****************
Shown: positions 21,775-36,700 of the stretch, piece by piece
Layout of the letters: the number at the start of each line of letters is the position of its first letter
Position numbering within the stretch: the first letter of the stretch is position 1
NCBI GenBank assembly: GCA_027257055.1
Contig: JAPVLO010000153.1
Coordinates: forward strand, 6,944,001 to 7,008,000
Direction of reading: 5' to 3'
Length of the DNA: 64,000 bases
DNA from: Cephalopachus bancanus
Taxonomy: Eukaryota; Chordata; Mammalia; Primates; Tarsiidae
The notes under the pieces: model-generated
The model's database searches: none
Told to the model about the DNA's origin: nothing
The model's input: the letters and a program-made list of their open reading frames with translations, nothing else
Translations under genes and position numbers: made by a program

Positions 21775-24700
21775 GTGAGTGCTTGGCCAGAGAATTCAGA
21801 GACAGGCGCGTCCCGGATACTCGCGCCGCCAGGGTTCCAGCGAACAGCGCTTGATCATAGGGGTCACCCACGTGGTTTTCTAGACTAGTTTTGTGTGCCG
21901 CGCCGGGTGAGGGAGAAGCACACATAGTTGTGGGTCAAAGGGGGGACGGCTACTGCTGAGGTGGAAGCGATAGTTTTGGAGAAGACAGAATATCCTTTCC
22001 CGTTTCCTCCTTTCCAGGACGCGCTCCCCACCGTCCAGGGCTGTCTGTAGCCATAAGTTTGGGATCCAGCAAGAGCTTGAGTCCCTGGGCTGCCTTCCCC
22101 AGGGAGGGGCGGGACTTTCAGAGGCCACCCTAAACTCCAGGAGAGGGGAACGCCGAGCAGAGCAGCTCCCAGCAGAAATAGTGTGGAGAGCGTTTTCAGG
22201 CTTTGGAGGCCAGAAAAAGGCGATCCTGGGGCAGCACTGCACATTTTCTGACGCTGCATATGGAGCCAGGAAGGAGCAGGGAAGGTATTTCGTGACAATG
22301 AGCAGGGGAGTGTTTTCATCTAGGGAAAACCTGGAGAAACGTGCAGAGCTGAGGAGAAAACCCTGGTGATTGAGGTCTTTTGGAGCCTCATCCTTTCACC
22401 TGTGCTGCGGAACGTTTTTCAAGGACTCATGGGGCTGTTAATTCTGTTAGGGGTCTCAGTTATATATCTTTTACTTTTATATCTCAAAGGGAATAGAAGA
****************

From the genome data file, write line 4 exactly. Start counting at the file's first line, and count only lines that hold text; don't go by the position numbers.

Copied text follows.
NCBI GenBank assembly: GCA_027257055.1